"Because Moab and Seir said, 'Look, the house of Judah has become like all the other nations,' therefore I will expose the flank of Moab, beginning at its frontier towns—Beth Jeshimoth, Baal Meon and Kiriathaim—the glory of that land." - Ezekiel 25:8-9
This entire section is just a list of people that God is going to destroy for hurting Israel. God seems to be all for destroying Israel until someone actually does it. Then they must be punished because they are terrible people.
First on the chopping block is Ammon. They apparently said "Aha!" when Israel was desecrated. God says that, because of this, all the Ammonites must be destroyed. In fact, God says he is going to exterminate the Ammonites. God is going to destroy a civilization for doing exactly what he said he was going to do (i.e. destroy Israel)? God may not be all powerful, but he's certainly all hypocritical.
Next is Moab. They get much the same treatment as Ammon. This is because Moab said "Look, the house of Judah has become like all the other nations" when Judah was destroyed. I don't even know what that's supposed to mean, much less why that's bad. Did the Moabites even do any destroying or did they just comment on Judah's destruction? I guess you have to watch your words very carefully around God.
Edom and Philistia are next. They both took revenge on Judah, for what I'm not sure. God says that, since they took revenge in anger, God is going to kill them all. Because God has never taken revenge in anger. God would never make it if he was held to his own standards.
The rest of the section (all of chapter 26 and 27) are about Tyre. Tyre, like the other nations, makes the mistake of commenting when Jerusalem (or Judah) is destroyed:
Aha! The gate to the nations is broken, and its doors have swung open to me; now that she lies in ruins I will prosperUh oh, Tyre not only said that Jerusalem was destroyed, but they said that makes them happy! God is so upset with this that he spends the rest of the chapter explaining how he's going to destroy him, and an entire chapter after that telling Ezekiel what to say to Tyre.
God says that he's going to send the Babylonians after Tyre and they will utterly destroy them. The timber and rubble from their city will be thrown into the sea. Again, did the people of Tyre actually do anything to hurt the Israelites or did they just comment on how they could be more prosperous without the competition?
In God's message to Tyre, he explains to them how prosperous they were before they pissed off God. What lesson is this teaching? God is just rubbing it in. Again, God acts like an immature brat.
Last weekend Chief Justice of Mississippi Bill Waller cited the bible in the Mississippi State commencement address he gave.
Waller, who was appointed chief justice last year, pointed graduates to one of his favorite Bible verses. He had the nerve to quote the rhetorical challenge of Micah 6:8 - "And what does the Lord require of you? To act justly and love mercy and to walk humbly with your God."In context, the writer of the article is being sarcastic when he says that he had the "nerve". I, however, am not being sarcastic. It does take some nerve to quote a bible verse that tells you to walk with the Christian God in a place where there is sure to be dissenting viewpoints. Who does it hurt to have a secular graduation ceremony? I usually don't mind if people are offended, but on a day that is supposed to be a celebration for everyone it seems appropriate to do everything you can to not offend or exclude anyone.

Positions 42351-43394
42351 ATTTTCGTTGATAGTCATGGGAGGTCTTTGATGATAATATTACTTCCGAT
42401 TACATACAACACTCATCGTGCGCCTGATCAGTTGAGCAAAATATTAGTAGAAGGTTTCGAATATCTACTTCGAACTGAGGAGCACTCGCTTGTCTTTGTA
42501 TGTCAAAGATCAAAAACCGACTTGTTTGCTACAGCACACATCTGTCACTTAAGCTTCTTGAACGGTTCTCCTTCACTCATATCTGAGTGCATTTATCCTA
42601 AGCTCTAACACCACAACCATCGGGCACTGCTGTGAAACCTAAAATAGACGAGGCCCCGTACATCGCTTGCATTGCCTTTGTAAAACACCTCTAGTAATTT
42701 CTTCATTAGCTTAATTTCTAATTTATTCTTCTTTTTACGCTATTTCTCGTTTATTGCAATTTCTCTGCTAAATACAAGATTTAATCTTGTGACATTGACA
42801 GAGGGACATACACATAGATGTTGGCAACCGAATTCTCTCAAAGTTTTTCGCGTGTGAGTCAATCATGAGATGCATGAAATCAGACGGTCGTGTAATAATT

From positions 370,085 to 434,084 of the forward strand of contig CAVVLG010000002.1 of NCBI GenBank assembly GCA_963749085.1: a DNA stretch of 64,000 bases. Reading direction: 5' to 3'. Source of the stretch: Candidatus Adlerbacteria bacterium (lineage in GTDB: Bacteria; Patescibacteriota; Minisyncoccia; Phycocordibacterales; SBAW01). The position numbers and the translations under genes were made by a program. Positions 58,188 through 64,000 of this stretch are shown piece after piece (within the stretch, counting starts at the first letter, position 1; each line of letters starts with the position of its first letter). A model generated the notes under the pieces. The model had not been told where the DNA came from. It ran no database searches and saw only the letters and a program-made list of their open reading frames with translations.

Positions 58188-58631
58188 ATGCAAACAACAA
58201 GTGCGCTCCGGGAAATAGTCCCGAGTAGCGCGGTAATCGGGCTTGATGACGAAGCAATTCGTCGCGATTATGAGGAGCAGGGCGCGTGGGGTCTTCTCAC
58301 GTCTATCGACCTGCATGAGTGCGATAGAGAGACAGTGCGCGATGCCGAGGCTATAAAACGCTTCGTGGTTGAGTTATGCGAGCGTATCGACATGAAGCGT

The author of this opinion piece uses this as a launching point for a discussion about the ten commandments in courthouses:
It hardly mattered Moore contended that the Ten Commandments are the "moral foundation" of U.S. law or that even the U.S. Supreme Court building contains a statue of Moses as one of the world's lawgivers. Nor did it matter that the preamble to the Alabama Constitution says that the state "established justice by 'invoking the favor and guidance of Almighty God.'"He can contend that the ten commandments are the moral foundation of US law, but that's simply untrue. I agree that the establishment clause does prohibit the promotion of one religion over another. How does putting the ten commandments in courthouses not fall under this prohibition? Is he trying to claim that the ten commandments are somehow universal to all religions? I'm calling bullshit. Somehow I don't think this writer would be so receptive to religion in public buildings if people wanted to put the Koran in court houses.
The fact of the matter is somewhere along the way in recent American history the courts in this land got lost and started misinterpreting the Establishment Clause of the First Amendment as totally prohibiting religion from the public arena.
Actually, all the clause really does is prohibit Congress from designating a particular denomination as the state church.
(via The Hattiesburg American)